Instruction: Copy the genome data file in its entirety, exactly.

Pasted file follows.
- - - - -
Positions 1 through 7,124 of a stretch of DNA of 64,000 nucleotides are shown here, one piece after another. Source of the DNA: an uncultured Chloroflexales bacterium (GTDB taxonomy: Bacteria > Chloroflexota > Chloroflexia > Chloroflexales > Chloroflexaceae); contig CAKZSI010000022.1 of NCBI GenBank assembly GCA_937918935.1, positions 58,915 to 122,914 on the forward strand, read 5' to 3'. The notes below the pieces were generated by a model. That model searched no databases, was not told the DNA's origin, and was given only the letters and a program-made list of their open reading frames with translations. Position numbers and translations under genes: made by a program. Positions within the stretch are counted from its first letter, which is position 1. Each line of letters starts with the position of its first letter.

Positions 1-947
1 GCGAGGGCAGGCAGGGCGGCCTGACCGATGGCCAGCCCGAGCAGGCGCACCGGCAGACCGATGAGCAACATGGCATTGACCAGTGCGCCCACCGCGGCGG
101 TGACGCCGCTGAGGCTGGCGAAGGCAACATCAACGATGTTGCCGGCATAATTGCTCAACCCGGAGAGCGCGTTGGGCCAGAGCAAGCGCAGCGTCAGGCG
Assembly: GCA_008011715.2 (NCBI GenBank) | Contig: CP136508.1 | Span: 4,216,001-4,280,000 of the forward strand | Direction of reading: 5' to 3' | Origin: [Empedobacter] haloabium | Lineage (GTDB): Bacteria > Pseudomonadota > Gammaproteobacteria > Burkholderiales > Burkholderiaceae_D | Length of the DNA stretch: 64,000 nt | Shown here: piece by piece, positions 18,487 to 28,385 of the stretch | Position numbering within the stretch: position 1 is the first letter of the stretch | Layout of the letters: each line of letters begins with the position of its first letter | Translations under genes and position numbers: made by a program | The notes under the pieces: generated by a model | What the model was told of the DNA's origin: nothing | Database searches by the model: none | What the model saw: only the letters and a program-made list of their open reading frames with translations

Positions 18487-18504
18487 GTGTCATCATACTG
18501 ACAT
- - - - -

Positions 1 through 7,124 of a stretch of DNA of 64,000 nucleotides are shown here, one piece after another. Source of the DNA: an uncultured Chloroflexales bacterium (GTDB taxonomy: Bacteria > Chloroflexota > Chloroflexia > Chloroflexales > Chloroflexaceae); contig CAKZSI010000022.1 of NCBI GenBank assembly GCA_937918935.1, positions 58,915 to 122,914 on the forward strand, read 5' to 3'. The notes below the pieces were generated by a model. That model searched no databases, was not told the DNA's origin, and was given only the letters and a program-made list of their open reading frames with translations. Position numbers and translations under genes: made by a program. Positions within the stretch are counted from its first letter, which is position 1. Each line of letters starts with the position of its first letter.

Positions 1-947
1 GCGAGGGCAGGCAGGGCGGCCTGACCGATGGCCAGCCCGAGCAGGCGCACCGGCAGACCGATGAGCAACATGGCATTGACCAGTGCGCCCACCGCGGCGG
101 TGACGCCGCTGAGGCTGGCGAAGGCAACATCAACGATGTTGCCGGCATAATTGCTCAACCCGGAGAGCGCGTTGGGCCAGAGCAAGCGCAGCGTCAGGCG
Assembly: GCA_008011715.2 (NCBI GenBank) | Contig: CP136508.1 | Span: 4,216,001-4,280,000 of the forward strand | Direction of reading: 5' to 3' | Origin: [Empedobacter] haloabium | Lineage (GTDB): Bacteria > Pseudomonadota > Gammaproteobacteria > Burkholderiales > Burkholderiaceae_D | Length of the DNA stretch: 64,000 nt | Shown here: piece by piece, positions 18,487 to 28,385 of the stretch | Position numbering within the stretch: position 1 is the first letter of the stretch | Layout of the letters: each line of letters begins with the position of its first letter | Translations under genes and position numbers: made by a program | The notes under the pieces: generated by a model | What the model was told of the DNA's origin: nothing | Database searches by the model: none | What the model saw: only the letters and a program-made list of their open reading frames with translations

Positions 18487-18504
18487 GTGTCATCATACTG
18501 ACAT